According to league sources, the Cubs have had contact with any number of teams in pursuit of solidifying their middle relief situation. We've been reporting fo six weeks that the San Diego Padres and Toronto Blue Jays have talked to numerous teams, including the Cubs, about moving some of their middle relievers, including Toronto left-hander Scott Downs and right-hander Jason Frasor. San Diego will converse with any team about closer Heath Bell and setup man Luke Gregerson.
"So many times clubs that aren't predicted to win end up in the postseason," Hendry said. "So many things can happen along the way, but I feel good about the team. I think our guys are in a good place. I think they will show that as early as spring training."
Hendry didn't sound very positive about getting something done with Theriot's agents.
"There is always a chance until it's final," Hendry said. "But I can't say I'm optimistic either. We've already settled with the other seven guys who were arbitration eligible. If it's a situation where we're going to a hearing, that's OK, too."
The Cubs haven't gone to an arbitration hearing since 1993. Hendry has settled 36 arbitration cases amicably prior to the Theriot case.
The Cubs and Hendry do not want to put pressure on 19-year-old shortstop Starlin Castro. However, the Cubs' No. 1 prospect will get an opportunity to show his stuff in big-league camp.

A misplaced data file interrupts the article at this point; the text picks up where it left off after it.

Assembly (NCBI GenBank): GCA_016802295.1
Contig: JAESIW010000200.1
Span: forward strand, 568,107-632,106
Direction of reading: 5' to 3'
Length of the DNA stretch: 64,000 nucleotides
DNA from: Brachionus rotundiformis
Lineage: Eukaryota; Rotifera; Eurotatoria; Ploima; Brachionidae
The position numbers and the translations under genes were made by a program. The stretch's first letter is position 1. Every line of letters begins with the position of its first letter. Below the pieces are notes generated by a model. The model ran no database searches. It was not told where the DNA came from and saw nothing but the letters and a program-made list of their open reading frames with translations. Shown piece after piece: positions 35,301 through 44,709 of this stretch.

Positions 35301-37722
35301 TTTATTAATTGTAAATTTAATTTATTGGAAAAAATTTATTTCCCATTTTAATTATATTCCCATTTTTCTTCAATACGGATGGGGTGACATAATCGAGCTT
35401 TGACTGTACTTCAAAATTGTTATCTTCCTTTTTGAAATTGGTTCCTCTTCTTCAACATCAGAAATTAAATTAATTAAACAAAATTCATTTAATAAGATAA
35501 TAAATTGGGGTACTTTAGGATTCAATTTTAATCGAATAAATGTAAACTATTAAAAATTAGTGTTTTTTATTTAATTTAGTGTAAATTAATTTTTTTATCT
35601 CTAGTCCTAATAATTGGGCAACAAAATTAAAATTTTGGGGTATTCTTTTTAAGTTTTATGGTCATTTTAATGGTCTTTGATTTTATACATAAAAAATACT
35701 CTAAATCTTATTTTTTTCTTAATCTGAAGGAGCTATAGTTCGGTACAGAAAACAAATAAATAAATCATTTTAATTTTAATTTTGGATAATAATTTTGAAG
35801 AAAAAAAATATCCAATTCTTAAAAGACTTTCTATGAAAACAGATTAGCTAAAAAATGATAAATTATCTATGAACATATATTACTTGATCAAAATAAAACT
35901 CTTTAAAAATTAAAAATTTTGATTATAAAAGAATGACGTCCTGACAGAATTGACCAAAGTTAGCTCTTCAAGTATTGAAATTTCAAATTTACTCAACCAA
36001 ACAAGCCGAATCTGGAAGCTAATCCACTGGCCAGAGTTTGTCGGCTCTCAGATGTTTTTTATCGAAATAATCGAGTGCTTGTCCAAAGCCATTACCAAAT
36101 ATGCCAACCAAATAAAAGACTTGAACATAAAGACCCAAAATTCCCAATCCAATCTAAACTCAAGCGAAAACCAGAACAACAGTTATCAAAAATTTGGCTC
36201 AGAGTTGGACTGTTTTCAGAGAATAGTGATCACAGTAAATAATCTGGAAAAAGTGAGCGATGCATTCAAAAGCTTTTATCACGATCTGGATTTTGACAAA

"Some of the best players in history have come to camp at 19 or 20 and made it," Hendry said. "But I think in a realistic world he might need a little more time."
Marketing director Wally Hayward gave some media people a tour of the ballpark to show the new construction zones, including the newly refurbished men's and women's washrooms. By knocking out areas of concrete, the Cubs have found new areas to put washroom facilities.
Hayward also said a new sky box club that will seat 80 fans will make its debut in 2010. People will be able to buy season tickets in the brand new VIP seating area where they will pay $24,300 per seat [$300 per game] for unlimited food and beverages as well as their private seat. The new seating is in the former area where skyboxes 1-6 were located on the far left-field line.
The Chicago Cubs continue to look for a top-flight right-handed hitting outfielder, a bullpen pitcher and a veteran starter.
Stephen Dunn/Getty Images
Luke Gregerson is someone the Padres might be willing to trade.
Ongoing conversations continue with San Diego and Toronto. Both teams have bullpen pitchers to trade.